Britain plans to hold global online gaming talks this year to seek support for its move to regulate the fast growing industry and help protect children from gaining access to the businesses' websites.
The push for an international meeting comes after a booming but volatile Internet gambling market saw three big UK stock market floats in 2005, generating multi-billion dollar revenues.
"We want to initiate a discussion about problem areas which include protection of children, advertising, money laundering and criminal infiltration," said Anthony Wright, a spokesman for the Department for Culture, Media and Sport on Monday.
Britain is now home to businesses such as online gambling operator PartyGaming, which in mid-2005 came to the market as the biggest float in London in five years.
The country introduced the Gambling Act late last year as part of a move to modernise the country's 40-year-old gambling laws via a new regulatory framework. Aspects of the bill drew criticism from opposition politicians and welfare groups that warned of gambling addiction and crime amid liberalisation.
Online casinos and poker rooms form a market valued at up to $12 billion a year globally.
Online poker has surged in popularity as it pulls in a wider audience than traditional casino gambling -- often including women and younger players who may not have visited casinos.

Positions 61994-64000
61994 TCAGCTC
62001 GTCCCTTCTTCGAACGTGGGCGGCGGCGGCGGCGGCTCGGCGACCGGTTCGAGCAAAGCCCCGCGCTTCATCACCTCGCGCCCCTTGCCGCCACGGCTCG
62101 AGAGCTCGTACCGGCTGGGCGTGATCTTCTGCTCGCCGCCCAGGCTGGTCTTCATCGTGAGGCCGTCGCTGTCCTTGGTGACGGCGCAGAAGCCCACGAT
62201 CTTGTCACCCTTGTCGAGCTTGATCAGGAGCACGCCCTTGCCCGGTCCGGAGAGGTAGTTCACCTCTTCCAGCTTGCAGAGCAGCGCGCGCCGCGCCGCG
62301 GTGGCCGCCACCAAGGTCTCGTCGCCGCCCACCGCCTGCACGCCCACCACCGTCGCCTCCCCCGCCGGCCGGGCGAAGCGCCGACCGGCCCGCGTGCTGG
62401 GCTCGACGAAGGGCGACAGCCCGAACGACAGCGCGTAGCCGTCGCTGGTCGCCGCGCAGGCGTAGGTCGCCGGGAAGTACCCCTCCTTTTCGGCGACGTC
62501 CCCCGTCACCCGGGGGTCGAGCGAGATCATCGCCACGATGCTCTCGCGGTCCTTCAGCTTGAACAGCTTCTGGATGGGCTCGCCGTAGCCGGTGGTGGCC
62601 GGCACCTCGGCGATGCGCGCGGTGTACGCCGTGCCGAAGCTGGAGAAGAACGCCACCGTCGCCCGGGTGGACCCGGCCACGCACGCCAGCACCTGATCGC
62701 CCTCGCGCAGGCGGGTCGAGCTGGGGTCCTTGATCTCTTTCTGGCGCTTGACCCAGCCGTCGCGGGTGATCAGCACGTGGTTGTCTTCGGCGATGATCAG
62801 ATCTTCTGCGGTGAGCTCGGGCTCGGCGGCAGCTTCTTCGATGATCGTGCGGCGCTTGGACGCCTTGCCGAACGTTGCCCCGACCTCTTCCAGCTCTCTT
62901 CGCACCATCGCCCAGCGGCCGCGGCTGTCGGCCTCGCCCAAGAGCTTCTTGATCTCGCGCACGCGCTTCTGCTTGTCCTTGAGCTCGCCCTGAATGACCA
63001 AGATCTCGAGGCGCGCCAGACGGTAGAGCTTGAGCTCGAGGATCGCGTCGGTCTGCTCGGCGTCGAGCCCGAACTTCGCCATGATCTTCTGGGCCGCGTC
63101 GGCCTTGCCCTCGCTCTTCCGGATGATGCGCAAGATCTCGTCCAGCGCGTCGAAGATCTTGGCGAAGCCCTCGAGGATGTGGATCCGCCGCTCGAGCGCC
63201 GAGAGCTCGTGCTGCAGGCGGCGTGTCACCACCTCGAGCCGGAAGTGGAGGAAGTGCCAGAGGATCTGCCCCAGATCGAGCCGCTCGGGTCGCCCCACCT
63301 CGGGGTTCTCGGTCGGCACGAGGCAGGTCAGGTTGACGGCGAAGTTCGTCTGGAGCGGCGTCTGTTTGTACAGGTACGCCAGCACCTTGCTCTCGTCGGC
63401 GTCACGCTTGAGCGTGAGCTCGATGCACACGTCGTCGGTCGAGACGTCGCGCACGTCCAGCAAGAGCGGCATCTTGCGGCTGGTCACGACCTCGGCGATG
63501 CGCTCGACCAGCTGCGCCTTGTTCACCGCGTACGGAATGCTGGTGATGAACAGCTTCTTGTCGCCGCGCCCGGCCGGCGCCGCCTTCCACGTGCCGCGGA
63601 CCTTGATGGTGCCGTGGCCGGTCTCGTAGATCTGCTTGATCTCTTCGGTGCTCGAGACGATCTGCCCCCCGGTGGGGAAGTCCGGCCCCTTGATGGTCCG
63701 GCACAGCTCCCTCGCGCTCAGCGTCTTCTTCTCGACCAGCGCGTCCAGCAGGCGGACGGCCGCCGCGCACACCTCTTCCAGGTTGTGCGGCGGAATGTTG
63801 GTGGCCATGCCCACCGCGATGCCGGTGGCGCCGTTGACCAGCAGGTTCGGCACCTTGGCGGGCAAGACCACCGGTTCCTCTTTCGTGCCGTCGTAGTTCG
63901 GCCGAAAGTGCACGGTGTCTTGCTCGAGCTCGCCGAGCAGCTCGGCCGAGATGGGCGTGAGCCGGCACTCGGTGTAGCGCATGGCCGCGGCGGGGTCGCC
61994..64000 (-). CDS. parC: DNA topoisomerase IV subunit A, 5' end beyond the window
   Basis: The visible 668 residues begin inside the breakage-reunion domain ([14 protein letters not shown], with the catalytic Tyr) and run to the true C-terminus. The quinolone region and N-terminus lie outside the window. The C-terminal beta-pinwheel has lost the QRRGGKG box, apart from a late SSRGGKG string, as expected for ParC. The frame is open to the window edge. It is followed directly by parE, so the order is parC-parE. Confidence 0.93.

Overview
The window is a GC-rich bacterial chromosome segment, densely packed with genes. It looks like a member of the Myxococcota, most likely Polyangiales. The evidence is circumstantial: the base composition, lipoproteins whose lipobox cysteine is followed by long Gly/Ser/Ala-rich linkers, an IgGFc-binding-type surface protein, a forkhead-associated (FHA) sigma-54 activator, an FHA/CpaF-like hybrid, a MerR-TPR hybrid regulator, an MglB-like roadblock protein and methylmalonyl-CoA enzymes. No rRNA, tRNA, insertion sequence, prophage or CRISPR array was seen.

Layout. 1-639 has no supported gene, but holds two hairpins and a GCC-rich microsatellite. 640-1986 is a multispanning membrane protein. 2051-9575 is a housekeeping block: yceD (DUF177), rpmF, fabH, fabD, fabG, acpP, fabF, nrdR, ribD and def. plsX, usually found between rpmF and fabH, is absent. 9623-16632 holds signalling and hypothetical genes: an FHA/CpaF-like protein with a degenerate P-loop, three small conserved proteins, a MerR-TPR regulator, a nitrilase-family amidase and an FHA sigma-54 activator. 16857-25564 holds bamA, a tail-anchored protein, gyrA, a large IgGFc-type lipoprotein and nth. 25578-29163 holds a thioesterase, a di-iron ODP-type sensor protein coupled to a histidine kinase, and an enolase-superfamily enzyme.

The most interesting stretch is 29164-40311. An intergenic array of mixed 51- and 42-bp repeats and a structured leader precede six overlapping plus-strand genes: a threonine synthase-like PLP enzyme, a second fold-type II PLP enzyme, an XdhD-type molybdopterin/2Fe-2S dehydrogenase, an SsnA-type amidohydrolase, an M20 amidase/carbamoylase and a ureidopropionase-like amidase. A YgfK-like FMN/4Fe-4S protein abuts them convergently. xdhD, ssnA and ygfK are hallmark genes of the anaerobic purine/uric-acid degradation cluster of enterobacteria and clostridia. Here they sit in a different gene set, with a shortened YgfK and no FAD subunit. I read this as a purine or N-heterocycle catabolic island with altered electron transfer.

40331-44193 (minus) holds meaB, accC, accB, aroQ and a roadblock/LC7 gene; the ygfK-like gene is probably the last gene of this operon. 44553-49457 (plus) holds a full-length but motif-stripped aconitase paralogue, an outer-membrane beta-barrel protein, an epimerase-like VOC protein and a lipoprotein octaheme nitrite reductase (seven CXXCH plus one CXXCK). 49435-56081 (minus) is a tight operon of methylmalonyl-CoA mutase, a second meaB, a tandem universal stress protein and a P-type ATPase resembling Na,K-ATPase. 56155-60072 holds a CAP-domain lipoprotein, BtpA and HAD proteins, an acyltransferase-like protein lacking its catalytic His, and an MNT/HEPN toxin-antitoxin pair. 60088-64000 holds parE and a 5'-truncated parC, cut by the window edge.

Better broadband access and the convenience of playing at home have also helped the boom.
"We became the first industrialised nation to legalise online gaming ... The reason we introduced the act was to regulate the new forms of gambling. We can only get so far on our own," Wright told Reuters.
The ministry has yet to send invitation letters for the meeting but has received positive feedback from Australia, South Africa and New Zealand.
The U.S. Justice Department has said the laws that prohibit interstate gambling apply to the Internet, but that has not stopped Americans turning to offshore gambling Internet sites as an alternative.
Efforts to pass an Internet anti-gambling law that applies specifically in the United States have stumbled in Congress since at least the late 1990s amid a thicket of competing interests including horse racing, dog racing, state lotteries, Indian casinos and anti-gambling crusaders.
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